(Bloomberg) -- Treasury futures linked to the 10- to 30-year part of the US government bond market rallied on light volume Monday, as traders looked ahead to an array of supportive factors that could come into play when trading resumes Tuesday after the Memorial Day holiday.

Those include mounting expectations that the Federal Reserve is likely to raise interest rates again in June or July, and forecasts that the passage of a debt-ceiling bill will unleash a deluge of short-term Treasury bill issuance, draining liquidity from markets and potentially denting the performance of risk assets. Also, this week brings a month-end rebalancing of the US Treasury bond index to incorporate large quarterly new issues of 10- and 30-year debt, which may drive demand for those sectors of the market.

Treasury yields across the maturity spectrum reached their highest levels since early-to-mid-March on Friday, erasing most of the declines spurred by that month’s regional bank failures, which raised the specter of broadly tighter lending standards. The 10-year rate exceeded 3.85%, up from a year-to-date low under 3.25% in April. Yield increases in recent weeks have been led by shorter maturities though, reflecting increased expectations for Fed rate increases. 

The debt-ceiling accord may be driving demand for long-dated Treasuries on the theory that it will prove restrictive for the economy, said Andrew Brenner, head of international fixed income at NatAlliance Securities. 

“It’s going to be taking money out of the economy at the federal level,” he said. But also, yield levels reached Friday are indicative of short positioning in bonds that causes buyers to be drawn into rallies, he said.

Price action in Treasury futures suggested that long-dated Treasury yields will decline when bond trading resumes Tuesday, while short-maturity yields remain near multi-month highs. The longest-maturity Treasury contract, the Ultra Bond, was higher by 1 basis point at 1 p.m. New York time, when electronic trading on CME Group Inc.’s platform went into a pause state until 6 p.m., the start of the trading day in Asia. Volume totaled about 56,000 contracts, compared with a daily average of 254,000 this year through April.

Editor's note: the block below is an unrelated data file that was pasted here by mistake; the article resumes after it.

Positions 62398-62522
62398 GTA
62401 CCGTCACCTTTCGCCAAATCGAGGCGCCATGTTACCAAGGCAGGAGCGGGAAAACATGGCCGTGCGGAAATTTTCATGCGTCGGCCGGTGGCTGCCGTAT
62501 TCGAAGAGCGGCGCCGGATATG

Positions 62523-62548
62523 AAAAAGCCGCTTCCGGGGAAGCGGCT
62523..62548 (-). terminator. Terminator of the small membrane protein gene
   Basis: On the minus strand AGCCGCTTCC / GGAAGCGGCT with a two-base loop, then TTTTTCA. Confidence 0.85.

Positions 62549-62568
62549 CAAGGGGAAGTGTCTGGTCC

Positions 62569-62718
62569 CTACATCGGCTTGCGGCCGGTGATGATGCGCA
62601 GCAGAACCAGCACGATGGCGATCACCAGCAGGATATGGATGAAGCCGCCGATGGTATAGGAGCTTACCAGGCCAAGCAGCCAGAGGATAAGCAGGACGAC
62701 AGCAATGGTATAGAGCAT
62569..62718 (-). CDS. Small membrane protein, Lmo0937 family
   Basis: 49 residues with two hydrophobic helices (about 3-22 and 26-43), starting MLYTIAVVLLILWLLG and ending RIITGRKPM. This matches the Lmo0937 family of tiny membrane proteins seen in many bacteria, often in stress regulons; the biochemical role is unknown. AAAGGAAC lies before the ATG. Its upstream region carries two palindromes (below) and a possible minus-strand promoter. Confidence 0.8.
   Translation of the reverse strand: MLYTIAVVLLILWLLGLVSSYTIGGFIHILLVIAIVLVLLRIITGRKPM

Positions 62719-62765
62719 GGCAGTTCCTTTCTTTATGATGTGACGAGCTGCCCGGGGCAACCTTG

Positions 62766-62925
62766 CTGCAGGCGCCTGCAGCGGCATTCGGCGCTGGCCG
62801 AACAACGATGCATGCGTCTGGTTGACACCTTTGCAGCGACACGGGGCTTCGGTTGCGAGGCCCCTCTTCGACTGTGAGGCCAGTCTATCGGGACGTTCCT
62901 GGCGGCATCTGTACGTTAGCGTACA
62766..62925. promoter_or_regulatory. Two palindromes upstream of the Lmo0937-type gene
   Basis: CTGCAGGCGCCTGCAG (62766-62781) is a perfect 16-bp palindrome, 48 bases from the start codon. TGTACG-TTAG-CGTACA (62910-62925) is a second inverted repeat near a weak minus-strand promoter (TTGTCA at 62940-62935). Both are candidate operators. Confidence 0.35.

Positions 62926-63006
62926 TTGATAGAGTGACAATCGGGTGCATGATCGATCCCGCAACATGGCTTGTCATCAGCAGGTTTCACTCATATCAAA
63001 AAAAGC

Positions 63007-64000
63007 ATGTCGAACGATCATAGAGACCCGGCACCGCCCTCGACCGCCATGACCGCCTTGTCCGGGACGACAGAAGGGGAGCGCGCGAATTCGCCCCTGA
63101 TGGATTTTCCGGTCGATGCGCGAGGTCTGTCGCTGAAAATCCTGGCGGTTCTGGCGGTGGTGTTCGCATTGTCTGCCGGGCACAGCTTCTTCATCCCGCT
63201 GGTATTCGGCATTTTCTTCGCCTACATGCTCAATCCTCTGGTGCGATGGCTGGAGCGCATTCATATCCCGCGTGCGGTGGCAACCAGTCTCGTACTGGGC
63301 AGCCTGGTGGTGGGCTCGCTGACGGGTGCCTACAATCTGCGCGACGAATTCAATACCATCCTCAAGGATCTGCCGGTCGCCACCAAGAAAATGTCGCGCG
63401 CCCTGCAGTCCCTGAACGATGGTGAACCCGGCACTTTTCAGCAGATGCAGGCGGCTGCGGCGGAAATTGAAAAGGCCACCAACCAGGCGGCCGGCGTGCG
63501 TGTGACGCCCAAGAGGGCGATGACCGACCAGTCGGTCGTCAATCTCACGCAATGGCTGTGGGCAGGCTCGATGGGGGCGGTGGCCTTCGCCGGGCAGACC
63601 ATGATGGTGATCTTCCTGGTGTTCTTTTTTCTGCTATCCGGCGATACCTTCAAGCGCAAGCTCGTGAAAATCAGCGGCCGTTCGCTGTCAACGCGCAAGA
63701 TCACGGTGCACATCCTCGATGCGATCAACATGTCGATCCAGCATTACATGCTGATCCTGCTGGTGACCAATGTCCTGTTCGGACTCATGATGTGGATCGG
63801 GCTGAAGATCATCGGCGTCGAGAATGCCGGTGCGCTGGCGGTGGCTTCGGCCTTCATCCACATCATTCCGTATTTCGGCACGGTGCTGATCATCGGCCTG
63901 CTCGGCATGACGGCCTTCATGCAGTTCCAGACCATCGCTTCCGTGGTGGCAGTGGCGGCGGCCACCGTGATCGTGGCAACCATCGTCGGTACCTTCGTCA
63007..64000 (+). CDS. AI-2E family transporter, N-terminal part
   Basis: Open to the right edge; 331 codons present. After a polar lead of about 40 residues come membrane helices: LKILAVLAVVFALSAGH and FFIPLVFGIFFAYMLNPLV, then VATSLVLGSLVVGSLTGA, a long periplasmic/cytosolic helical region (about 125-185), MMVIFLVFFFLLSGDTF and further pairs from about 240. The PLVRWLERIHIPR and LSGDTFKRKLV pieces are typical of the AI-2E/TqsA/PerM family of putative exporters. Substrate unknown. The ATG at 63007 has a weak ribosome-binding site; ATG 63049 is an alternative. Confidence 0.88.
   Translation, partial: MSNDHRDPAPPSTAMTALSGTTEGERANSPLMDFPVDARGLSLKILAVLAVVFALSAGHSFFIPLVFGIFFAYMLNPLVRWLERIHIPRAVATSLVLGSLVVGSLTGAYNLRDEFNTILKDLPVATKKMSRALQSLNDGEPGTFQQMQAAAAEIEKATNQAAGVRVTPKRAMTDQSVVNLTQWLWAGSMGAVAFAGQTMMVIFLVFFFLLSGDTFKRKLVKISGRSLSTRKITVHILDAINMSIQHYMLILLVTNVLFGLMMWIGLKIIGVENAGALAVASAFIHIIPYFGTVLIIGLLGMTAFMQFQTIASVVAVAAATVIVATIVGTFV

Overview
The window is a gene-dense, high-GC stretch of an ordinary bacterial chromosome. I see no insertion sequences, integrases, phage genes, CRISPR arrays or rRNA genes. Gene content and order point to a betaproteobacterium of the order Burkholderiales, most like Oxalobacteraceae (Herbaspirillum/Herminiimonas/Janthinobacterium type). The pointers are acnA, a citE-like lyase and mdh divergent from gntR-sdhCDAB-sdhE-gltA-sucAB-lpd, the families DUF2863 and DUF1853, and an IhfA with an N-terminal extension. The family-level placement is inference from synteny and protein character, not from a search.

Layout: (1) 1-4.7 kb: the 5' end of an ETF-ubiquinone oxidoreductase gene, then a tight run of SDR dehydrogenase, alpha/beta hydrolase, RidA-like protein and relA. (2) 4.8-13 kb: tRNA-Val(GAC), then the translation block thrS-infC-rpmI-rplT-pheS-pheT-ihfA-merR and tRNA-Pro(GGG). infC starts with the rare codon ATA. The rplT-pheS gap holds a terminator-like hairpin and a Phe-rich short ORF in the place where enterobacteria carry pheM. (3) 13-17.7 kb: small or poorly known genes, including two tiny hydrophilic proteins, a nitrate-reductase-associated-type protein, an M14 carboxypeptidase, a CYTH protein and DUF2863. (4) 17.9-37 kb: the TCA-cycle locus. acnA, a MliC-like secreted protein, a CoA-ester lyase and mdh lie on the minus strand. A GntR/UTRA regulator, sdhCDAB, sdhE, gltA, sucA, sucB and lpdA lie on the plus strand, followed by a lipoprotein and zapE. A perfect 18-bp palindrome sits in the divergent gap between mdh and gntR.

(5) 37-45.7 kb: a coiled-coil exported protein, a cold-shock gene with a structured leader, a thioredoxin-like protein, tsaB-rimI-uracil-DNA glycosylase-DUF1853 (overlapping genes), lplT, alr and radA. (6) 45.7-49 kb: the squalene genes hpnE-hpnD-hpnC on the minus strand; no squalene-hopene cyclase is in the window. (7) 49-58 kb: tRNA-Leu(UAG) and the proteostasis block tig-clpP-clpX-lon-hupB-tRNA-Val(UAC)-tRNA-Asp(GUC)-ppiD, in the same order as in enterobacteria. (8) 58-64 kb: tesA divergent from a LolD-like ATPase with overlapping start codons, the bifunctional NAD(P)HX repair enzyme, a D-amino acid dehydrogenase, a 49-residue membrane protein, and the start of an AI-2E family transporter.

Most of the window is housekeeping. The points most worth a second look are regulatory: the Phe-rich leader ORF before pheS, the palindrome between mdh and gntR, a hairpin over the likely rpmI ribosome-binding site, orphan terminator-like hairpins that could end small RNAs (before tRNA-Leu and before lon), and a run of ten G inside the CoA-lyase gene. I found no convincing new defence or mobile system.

While congressional approval of the compromise reached by US President Joe Biden and House Speaker Kevin McCarthy remains uncertain, gains may be especially pronounced for Treasury securities that were most at risk of failing to make timely payments to holders. Those include Treasury bills maturing during the first half of June, whose yields had surged last week to over 7% in some cases as some investors opted to avoid them entirely. However, those yields had already begun to come back down on Friday on signs that an agreement was within reach.

The agreement to suspend the debt limit until January 2025 may also spur repricing of US sovereign credit default swaps, derivatives that allow investors to insure against non-payment, which climbed to multi-year highs in the past month. Fitch Ratings warned on May 24 that the US credit score could be downgraded, putting it on negative watch because of the failure to address the debt limit until the federal government had nearly exhausted its cash balance.  

With swap contracts as of Friday pricing in more than half of a quarter-point Fed rate increase in June, and fully pricing one in by July, employment data set to be released this week are critical. Job creation exceeded economists’ median estimate in April and each of the previous 12 months. However Fed officials in their public comments have been divided on how to balance an anti-inflationary stance with the possibility that the central bank’s 10 rate increases totaling 5 percentage points in the past 14 months warrant a pause in June.

“The inflation numbers are not cooling enough for the Fed,” Kevin Flanagan, head of fixed income strategy at Wisdom Tree Investments, said Friday. “The market has been pivoting already to a more restrictive Fed, and the shot clock to the June meeting is ticking.”

--With assistance from Benjamin Purvis, Liz Capo McCormick and Michael Mackenzie.

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